To me, edu­ca­tion is always there. Now, whether it is talked about in a way where folks can see the direct con­nec­tions, that is dif­fer­ent. But, it is very preva­lent in all things. Even with the health­care piece. Most of the folks that need health­care also go to schools that are 95 per­cent or 100 per­cent Title I schools, in high­ly impov­er­ished areas that are all kinds of pushed togeth­er in one area so they are all com­plete­ly under­fund­ed. Those kids, their par­ents, their fam­i­lies are the ones that are suf­fer­ing the most from also this health­care piece. It is just like how now in the school sys­tem where they can do re-zon­ing and make sure all these schools are sup­ple­ment­ed with enough resources for them to be sus­tain­able, but they pur­pose­ly make sure that these schools are high­ly con­cen­trat­ed with pover­ty and then those are the schools that are always sub­ject to low test scores and the schools that need to be improved and things like that. But, if these kids don’t have the resources, you are lit­er­al­ly strip­ping them of their resources that they need and then call­ing them fail­ures and say­ing it is their fault. The same way that they are stripped and they don’t have the ser­vices that they need, it is the same thing that is hap­pen­ing with health­care. The folks that are the most affect­ed, those stu­dents go to those schools, they come from those areas.

All the things, to me, inter­sect at the edu­ca­tion lev­el. You can lit­er­al­ly look at edu­ca­tion and pick an issue and I can tell you how that plays out out­side of the edu­ca­tion are­na. To me, it is piv­otal. And, of course, I am biased because I am an edu­ca­tion orga­niz­er, but I see all the dif­fer­ent par­al­lels and tracks and how they all inter­sect, but we are not nec­es­sar­i­ly talk­ing about it the same way. What we are try­ing to do in the edu­ca­tion move­ment is get our folks to under­stand that. There has been a big effort for us to be a part of the immi­gra­tion fight and the Fight for $15 and the fight for health­care and the fight against polic­ing. We were even part of the big May Day cel­e­bra­tion that hap­pened May 1st where we were with all the dif­fer­ent groups and cel­e­brat­ing not only work­ers’ rights but immi­grant rights, real­ly try­ing to get folks to see that the edu­ca­tion move­ment has always been there, but we are try­ing to be bet­ter allies and make sure that we real­ly see our­selves as a part of the over­all movement.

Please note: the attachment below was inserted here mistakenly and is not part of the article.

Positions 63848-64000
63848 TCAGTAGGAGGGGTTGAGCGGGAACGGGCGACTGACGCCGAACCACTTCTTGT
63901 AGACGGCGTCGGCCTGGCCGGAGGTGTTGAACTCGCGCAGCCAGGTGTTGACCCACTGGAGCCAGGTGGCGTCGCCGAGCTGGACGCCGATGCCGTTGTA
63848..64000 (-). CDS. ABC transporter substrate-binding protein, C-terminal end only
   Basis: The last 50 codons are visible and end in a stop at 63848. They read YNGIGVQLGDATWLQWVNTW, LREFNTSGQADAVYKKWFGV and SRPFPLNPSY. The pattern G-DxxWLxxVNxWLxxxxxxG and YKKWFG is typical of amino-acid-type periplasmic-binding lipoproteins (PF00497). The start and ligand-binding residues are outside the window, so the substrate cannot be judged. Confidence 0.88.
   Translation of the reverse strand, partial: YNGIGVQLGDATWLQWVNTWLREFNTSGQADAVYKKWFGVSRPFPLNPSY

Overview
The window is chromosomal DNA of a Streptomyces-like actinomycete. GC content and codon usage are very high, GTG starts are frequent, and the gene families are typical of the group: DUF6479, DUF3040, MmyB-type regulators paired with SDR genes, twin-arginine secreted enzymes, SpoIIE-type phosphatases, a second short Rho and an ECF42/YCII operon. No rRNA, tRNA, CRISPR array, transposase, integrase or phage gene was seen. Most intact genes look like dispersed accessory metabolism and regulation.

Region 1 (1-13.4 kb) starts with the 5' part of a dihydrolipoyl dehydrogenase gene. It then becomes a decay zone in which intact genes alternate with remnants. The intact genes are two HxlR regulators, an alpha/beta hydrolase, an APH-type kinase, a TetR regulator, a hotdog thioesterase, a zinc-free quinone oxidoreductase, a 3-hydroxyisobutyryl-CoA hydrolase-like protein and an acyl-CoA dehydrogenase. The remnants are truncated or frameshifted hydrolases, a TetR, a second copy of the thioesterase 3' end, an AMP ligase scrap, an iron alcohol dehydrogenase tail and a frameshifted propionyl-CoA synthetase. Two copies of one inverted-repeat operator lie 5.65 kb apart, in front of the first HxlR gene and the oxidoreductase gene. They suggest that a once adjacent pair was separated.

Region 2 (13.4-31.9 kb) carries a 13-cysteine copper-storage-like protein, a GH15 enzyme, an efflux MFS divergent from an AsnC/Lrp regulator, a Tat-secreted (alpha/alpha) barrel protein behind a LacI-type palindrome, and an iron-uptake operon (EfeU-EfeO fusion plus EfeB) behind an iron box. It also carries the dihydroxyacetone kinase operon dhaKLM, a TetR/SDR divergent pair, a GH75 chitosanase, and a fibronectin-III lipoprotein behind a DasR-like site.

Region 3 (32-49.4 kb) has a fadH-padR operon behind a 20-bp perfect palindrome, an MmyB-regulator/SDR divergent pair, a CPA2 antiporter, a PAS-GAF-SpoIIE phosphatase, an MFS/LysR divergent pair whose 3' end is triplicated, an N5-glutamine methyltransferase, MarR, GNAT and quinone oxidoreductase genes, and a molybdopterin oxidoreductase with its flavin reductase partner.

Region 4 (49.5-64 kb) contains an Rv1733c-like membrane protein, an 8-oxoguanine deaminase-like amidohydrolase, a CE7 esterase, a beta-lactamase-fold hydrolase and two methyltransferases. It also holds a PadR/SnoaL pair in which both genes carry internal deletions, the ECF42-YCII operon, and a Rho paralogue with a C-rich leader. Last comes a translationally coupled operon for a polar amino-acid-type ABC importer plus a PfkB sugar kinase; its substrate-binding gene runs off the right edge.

Sarah: How can peo­ple keep up with you and your work?

Eli­jah: The Face­book page, the Alliance to Reclaim Our Schools, you fol­low us there and get all the updates on what is going on in pub­lic edu­ca­tion around the coun­try. Also, you can fol­low me on Face­book, as well, Eli­jah Arm­strong. You can just type me in and I usu­al­ly pop up.

Inter­views for Resis­tance is a project of Sarah Jaffe, with assis­tance from Lau­ra Feuille­bois and sup­port from the Nation Insti­tute. It is also avail­able as a pod­cast on iTunes. Not to be reprint­ed with­out permission. 

Sarah Jaffe is a for­mer staff writer at In These Times and author of Nec­es­sary Trou­ble: Amer­i­cans in Revolt , which Robin D.G. Kel­ley called The most com­pelling social and polit­i­cal por­trait of our age.” You can fol­low her on Twit­ter @sarahljaffe.